The key to success is failure.
There is much truth in that statement. It is also like a prism which can be perceived differently from many different angles. One angle is to say that, the difference between a successful person and an unsuccessful one is that the successful person tried again while the other person gave up.
But I do not want to talk about how everyone fails and victory comes after, if you persevere. I want to tell you that failure can earn you more than some successes.
Integrity and Transparency
Before we can get to failure, we must talk about capability. We often do not follow through on the goals that we make for ourselves. Commitments, however, have more success because external pressure gets created or forced upon us. That pressure helps fill the gaps in our motivation. More common than completed commitments are, missed deadlines or incomplete / low quality deliverables. Why do we fail to meet our commitments so often?
I have found that when we put in honest effort, the most common reason for failure is because we were not ever capable of delivering on-time to begin with. We lie to ourselves by ignoring factors which will slow us down. We lie to ourselves by not basing level of effort estimates on facts. We do not estimate, we guess.
After lying to ourselves, we carry forward by making a commitment, effectively lying to others. I have not met many people who agree with me that this is a lack of integrity but I maintain that it is. The only way to be honest with others is to be honest with ourselves. Learning this and building the discipline to only base estimates, such as LOEs, on facts is the first step to delivering on commitments, on-time.
The next step is to be transparent about the realities which affect your goals. Declaring that something cannot be completed in a certain period or that it cannot be completed with the resources at hand can be just as difficult as declaring that you do not know when you can deliver.
The admission of ignorance or incapability are both challenging because they often meet opposition. This should sound odd because we are talking about acknowledging a reality, being honest about the truth. However, others do not typically accept the realities as we see them. Instead, we are faced with negotiation strategies. As if our limitations are things to be negotiated. One challenge is when we face someone who demands a commitment simply because they need us to deliver. What is important to understand is that their need does not have any impact on reality. Their need is not a good enough reason for us to agree. The fact that they need something and the fact that we cannot deliver it are not mutually exclusive. Another challenge is when this person attempts to negotiate something down. Using a level of effort estimate as an example again, they will try to negotiate the LOE, not by modifying meaningful factors such as scope or number of human resources, by extending the conversational conflict until we agree to a new LOE. Any agreement in these scenarios is no better than us sacrificing our integrity by lying to their face. A happy lie, but a lie nonetheless.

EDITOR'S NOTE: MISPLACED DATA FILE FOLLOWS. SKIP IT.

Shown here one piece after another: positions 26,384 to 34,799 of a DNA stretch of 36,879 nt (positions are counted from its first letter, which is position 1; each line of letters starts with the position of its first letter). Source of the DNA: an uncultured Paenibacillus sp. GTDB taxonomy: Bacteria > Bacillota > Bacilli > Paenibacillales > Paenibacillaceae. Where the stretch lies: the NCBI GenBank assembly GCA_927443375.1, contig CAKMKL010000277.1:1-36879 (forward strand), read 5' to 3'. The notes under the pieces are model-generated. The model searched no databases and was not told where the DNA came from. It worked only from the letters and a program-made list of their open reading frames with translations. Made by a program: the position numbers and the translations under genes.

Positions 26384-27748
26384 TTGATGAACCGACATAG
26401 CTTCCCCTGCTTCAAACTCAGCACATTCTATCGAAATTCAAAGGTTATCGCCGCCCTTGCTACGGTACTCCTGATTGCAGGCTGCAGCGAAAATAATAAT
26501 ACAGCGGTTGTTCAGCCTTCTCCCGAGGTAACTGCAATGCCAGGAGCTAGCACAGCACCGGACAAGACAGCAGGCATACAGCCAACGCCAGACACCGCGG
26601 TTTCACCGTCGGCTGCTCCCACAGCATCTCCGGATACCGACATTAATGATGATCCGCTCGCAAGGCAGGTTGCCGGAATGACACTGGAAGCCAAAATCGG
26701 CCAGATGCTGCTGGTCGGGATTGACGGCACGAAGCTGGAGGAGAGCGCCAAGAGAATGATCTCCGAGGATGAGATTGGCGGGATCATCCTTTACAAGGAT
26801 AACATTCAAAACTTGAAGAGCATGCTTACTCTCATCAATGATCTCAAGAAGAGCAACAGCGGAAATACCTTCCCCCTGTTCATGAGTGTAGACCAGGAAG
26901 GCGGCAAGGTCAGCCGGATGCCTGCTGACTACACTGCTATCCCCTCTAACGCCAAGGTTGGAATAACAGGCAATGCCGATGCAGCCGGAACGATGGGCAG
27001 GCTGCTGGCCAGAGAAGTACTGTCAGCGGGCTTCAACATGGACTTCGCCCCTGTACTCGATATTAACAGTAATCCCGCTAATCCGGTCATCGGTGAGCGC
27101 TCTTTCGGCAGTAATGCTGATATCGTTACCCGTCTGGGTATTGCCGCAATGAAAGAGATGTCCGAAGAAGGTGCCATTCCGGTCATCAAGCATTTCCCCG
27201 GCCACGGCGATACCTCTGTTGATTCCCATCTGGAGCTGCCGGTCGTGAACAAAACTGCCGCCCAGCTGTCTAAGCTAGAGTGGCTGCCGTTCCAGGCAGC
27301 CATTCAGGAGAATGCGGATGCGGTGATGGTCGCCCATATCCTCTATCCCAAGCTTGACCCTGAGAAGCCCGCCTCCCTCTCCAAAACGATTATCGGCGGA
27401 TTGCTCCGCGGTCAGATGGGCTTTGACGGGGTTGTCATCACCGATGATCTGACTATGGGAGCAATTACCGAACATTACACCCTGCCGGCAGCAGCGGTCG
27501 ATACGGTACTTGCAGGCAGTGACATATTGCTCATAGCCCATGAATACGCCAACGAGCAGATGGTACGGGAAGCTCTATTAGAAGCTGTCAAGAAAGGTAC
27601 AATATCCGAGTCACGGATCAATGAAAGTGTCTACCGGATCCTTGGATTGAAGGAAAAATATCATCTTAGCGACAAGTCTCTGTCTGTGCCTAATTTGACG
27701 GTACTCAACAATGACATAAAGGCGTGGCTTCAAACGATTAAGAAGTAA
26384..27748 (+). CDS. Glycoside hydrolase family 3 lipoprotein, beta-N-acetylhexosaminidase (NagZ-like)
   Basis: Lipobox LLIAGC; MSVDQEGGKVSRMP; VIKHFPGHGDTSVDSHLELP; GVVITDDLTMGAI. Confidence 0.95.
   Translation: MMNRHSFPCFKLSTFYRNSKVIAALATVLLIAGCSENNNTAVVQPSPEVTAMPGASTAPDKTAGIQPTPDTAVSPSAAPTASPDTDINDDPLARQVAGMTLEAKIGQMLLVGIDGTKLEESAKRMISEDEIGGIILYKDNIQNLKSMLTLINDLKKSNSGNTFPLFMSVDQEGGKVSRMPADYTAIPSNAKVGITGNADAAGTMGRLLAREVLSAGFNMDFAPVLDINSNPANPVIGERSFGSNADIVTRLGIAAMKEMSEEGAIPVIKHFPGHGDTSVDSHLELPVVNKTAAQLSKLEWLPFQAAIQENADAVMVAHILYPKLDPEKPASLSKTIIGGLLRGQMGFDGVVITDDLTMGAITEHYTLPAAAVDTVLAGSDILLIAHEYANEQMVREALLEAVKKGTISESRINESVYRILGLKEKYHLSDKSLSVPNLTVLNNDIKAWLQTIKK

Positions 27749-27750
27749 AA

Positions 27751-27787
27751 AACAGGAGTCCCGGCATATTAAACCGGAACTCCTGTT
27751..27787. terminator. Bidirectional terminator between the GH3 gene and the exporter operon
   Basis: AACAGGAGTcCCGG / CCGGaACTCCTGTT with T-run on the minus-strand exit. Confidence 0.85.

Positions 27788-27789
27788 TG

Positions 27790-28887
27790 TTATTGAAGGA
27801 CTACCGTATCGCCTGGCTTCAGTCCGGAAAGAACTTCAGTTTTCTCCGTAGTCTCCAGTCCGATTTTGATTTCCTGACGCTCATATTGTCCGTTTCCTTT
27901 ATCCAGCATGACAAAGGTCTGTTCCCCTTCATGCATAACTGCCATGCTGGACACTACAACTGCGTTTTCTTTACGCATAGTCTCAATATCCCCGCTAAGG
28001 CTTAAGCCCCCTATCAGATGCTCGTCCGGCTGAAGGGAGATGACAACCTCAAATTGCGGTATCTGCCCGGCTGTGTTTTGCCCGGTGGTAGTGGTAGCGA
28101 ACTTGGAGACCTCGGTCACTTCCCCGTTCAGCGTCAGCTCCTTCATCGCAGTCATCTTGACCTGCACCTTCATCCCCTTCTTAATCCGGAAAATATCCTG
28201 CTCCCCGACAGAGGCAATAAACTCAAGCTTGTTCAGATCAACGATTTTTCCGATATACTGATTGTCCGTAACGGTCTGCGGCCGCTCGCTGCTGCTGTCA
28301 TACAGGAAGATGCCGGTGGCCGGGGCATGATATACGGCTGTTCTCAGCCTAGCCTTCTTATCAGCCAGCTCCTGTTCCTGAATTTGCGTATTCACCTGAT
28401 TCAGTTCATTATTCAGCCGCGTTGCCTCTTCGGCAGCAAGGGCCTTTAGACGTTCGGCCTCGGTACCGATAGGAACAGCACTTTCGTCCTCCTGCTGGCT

Failure and Respect
Now we are committed. Committed or not, we estimated, we did not and do not know that we will succeed. So, we fail.
We need to analyze the project, task, or goal. We need to identify all the areas where we could have made improvements. Us. Not our team members. Not other teams. Us. Then, we need to announce our failures. How to do this is not of any importance. The only condition is that, while announcing our failures, we must not make excuses, back-peddle, or dither. It must be earnest. Half-heartedly accepting failure is worse than remaining silent.
Our analysis exposes lessons and we can learn from to improve for our next attempt at success. But, I said that I did not want to talk to you about failure leading to future success. Immediately after publicly embracing failure we are typically forgiven faster than anyone would have ever expected. This is because people care less about who is to blame and more about whether they need to fear it happening again. The wrong questions are asked. Even root cause analysis is not about root cause, it is about what actions can be taken to prevent failure or improve the likelihood of success for next time. Admitting failure puts you on the fast track to declaring a set of lessons learned which are also not the point. The actions we take because of those lessons are the point.
Forgiveness is given readily when trust, that the problem is or will be solved, exists. Everyone wants to move forward. Not only does our declaration of failure aid in building this trust but so does our previous actions of defending reality against those whom we ended up committing to. Integrity is self-supporting. At this point we have earned respect and that respect is success. I have been in multiple situations in my life where I gained more from handling a failure well than I would have from succeeding.
By using transparency, integrity, and failure to build respect and trust, we now have power. We have earned intangible benefits without achieving what we set out to achieve. Use the power as you will but, whatever you do, continue to let it grow. Follow the framework of failure and, as I said, your integrity will be self-supporting and your respect and power will not just maintain, they will also grow.